At the Community Development Center, “reaching out to serve” is more than a mission. To Executive Director Anita Teague and her team, the support they provide to families and individuals with disabilities is a calling — even a moral imperative — especially in rural Middle Tennessee.
“We love the people we serve, and we know the work of our agency is critical,” said Anita. “Our staff is sometimes the only people fighting for our families, which makes the work important. And it pulls at our heartstrings.”
The Community Development Center, originally named the Child Development Center, was founded in 1972 in Shelbyville by families of children with developmental delays like autism spectrum disorder. They started the support agency in a church eight years before autism was formally recognized as a distinct medical diagnosis.
Since then, the agency has expanded to serve neighbors of all ages across 17 counties. Its programs include early intervention services for children, support and training for families with a developmentally challenged family member, and a wide array of programs for adults with similar disabilities, including job placement assistance and medical equipment loans.
As a beneficiary of Project UNITE, Anita and her colleagues are among the 13,000 Tennesseans who’ve gained access to high-speed internet despite living and working in rural and remote communities — access that is more important than it has ever been, especially for vulnerable populations.
“The majority of our staff live in the communities they serve, from Petersburg to Lewisburg,” Anita explained. “We’re part of the same community, and that helps us understand the benefits and challenges of living in those communities.”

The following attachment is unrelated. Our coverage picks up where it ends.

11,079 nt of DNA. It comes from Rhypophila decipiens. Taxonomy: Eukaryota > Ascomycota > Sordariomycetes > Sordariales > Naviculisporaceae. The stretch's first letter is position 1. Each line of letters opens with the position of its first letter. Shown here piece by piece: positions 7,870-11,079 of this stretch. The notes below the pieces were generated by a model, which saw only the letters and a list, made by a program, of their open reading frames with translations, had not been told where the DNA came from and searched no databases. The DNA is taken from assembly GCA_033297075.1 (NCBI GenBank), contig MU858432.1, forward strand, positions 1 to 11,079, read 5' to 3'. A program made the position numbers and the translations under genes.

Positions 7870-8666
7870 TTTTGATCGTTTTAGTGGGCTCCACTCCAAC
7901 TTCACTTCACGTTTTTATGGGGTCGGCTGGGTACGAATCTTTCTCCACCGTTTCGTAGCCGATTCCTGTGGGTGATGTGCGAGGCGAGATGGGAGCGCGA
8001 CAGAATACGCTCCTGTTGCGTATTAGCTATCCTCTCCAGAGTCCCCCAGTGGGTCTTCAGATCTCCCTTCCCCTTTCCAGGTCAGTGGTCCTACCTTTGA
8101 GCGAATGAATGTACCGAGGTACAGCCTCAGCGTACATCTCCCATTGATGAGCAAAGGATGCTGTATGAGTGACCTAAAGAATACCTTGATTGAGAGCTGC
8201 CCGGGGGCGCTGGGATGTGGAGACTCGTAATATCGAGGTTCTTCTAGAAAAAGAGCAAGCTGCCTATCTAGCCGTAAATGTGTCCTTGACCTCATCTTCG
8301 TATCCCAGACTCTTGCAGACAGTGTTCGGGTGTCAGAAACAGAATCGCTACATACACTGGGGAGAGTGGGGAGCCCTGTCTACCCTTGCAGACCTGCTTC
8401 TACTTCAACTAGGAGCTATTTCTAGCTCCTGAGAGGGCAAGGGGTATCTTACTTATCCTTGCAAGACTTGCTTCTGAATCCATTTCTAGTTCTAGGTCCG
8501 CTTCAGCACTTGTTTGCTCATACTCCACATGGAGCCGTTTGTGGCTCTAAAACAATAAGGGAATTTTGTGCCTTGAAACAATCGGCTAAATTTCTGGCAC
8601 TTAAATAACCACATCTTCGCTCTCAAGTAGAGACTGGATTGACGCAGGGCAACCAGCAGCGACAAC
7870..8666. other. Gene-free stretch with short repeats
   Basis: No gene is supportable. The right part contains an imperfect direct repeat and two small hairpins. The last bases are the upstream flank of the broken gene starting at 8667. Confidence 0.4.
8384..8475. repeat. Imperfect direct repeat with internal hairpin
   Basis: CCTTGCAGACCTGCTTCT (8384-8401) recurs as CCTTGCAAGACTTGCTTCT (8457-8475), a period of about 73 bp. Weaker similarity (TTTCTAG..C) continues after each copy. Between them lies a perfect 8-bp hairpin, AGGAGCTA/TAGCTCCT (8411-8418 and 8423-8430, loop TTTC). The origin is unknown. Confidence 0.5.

Among the challenges of rural living is accessibility to basic but critical services like healthcare and specialized education.
Over the past decade, more rural hospitals have closed in Tennessee than in any other state. In many of the counties they serve, the Community Development Center is the sole service provider for children with developmental disabilities and their families.
And since the start of the pandemic, their work has relied heavily on virtual connections to the families they serve who were already facing barriers to the services they depend on. For some, that means contacting a specialist working with their teachers to develop and implement Individualized Education Plans. For others, it means securing reliable transportation to see specialists who aren’t located nearby.
“Back in March of 2020, our staff pivoted so quickly and so effectively to virtual services,” said Anita. ”Being able to provide our services through the internet and without interruption made such a difference.”
And with fast, reliable internet service through United, they can focus on serving more than 1,400 families in Middle Tennessee.
“We love United,” said Anita. “Without reliable internet, there’s no way we can do our jobs. We are a champion for people of all abilities, and we champion that cause across all communities. The reliability and accessibility of our internet have been so very important to keep our staff engaged and help them work.”
Anita also appreciates United’s dependable, local customer service and their presence in the community.
“And the folks I know at United are all active members in our community,” said Anita. “They truly are a service provider — not just an internet service provider, but they understand the real meaning of service.”
Learn more about the Community Development Center and its mission at cdctn.org.